Chong: Remembering Harvey Milk

Friday Nov. 27 marked the 37th anniversary of Harvey Milk’s assassination—one of the United States’ first prominent gay activists. In honor of his death, a memorial march and vigil was held at Harvey Milk Plaza in San Francisco. Milk was the first openly gay politician to be elected to office in California.

During his tenure as city supervisor, Milk became the voice of the gay community and was famous for drafting an ordinance outlawing the discrimination of gay people in the workplace. Milk’s life was ended when former San Francisco supervisor Dan White assassinated both Milk and San Francisco Mayor George Moscone.

White’s trial was cause for national controversy. This unjust trial exemplified the prejudice that minorities—like the LGBTQ+ community—faced back in 1978 and still face today.

The unfair trial given in favor of White was largely due to the selection of the jury. Consisting of mostly white middle-class Catholics, the jury excluded any type of minority that might relate to the experience of discrimination.

White’s trial spawned the “Twinkie Defense,” which has since become a part of the national lexicon. White’s defense team claimed that White’s unhealthy diet consisting of Twinkies was an underlying symptom of his depression, which led him to murder two men.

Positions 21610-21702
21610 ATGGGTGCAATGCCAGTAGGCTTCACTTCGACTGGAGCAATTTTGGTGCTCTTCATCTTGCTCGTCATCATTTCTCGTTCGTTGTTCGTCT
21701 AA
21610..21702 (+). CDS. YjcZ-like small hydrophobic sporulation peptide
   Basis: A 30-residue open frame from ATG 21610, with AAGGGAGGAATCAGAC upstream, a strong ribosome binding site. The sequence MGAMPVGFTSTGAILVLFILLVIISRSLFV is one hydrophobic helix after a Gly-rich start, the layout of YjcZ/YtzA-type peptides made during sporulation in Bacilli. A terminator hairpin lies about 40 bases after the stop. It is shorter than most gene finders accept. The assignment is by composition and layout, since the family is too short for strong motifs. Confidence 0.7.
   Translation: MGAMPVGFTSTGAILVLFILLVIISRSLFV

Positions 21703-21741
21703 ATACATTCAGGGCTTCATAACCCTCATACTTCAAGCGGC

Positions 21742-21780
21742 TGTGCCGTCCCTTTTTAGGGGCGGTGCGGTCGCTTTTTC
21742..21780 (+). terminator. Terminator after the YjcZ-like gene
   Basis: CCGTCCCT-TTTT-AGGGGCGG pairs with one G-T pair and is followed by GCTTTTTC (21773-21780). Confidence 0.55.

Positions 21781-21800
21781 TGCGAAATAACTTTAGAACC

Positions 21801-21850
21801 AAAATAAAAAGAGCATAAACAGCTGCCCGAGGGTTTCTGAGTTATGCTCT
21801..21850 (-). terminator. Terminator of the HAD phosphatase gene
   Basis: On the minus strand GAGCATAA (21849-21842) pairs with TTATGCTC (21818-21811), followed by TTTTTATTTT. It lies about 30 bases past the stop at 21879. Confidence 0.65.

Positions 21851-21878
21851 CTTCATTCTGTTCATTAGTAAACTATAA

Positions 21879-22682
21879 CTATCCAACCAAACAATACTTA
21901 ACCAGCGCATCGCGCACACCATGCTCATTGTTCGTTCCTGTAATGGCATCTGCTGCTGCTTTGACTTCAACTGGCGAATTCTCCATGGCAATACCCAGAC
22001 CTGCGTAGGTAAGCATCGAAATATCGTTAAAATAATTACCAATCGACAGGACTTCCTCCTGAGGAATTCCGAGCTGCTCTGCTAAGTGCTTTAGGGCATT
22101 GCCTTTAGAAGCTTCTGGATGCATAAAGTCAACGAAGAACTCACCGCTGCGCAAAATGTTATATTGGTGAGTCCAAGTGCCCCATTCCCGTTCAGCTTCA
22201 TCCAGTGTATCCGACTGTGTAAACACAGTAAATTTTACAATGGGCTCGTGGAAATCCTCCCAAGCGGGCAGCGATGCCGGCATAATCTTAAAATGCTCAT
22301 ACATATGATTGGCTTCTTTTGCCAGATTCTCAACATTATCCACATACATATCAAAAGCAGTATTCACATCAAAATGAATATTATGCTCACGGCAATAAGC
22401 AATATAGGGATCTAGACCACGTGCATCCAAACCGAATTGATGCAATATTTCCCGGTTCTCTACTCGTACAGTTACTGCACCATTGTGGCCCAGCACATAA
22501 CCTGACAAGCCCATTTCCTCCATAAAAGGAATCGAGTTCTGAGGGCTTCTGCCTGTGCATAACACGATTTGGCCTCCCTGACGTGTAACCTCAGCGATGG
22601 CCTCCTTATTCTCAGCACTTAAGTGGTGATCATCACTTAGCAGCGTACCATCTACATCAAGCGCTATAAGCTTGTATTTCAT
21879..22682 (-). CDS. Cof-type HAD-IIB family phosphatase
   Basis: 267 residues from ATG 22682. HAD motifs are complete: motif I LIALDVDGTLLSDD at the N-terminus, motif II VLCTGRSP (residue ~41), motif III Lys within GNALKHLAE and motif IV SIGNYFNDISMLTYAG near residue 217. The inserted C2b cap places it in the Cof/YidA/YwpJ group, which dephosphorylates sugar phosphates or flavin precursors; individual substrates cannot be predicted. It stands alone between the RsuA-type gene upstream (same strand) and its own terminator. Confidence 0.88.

White was charged with voluntary manslaughter rather than first-degree murder, which reduces a potential life sentence to only seven years in prison. Following the verdict of the trial, thousands of people stormed the streets of San Francisco, lighting police cars on fire and smashing windows with rocks in an event known as the White Night riots.

The recent Ferguson, Missouri riots are a modern day corollary to the White Night riots. The shooting of Michael Brown—an 18-year-old unarmed black male—was the cause of these riots that occurred three times over the course of a year. The key difference between these scenarios was that former Ferguson officer Darren Wilson—Brown’s assailant—was never charged with any crime.

Alongside White and Wilson is George Zimmerman, who fatally shot 17-year-old Trayvon Martin in 2012 and was cleared of both murder and manslaughter charges.

After Milk’s death, California outlawed the defense of “diminished capacity”—claiming that the accused’s capacity was impaired. After Martin’s death, over 429,000 signatories petitioned for a review of the “Stand Your Ground” law. After Brown’s death, President Barack Obama proposed spending $75 million on body cameras for law enforcement officers.

Brown and Martin are two of the many minorities that have been killed without consequence due to our deeply flawed justice system. While many believe that America has made great progress in the acceptance and tolerance of minority groups, this is sadly not the case. In addition to the discrimination toward black people, the murders of transgender people have sharply increased in the past few years—despite the legacy of many activists.

While administrative actions will help prevent the murders and unjust trials of minorities, the larger issue at stake is discrimination. As long as minorities are seen as inferior and unequal, their deaths will not get the justice they deserve.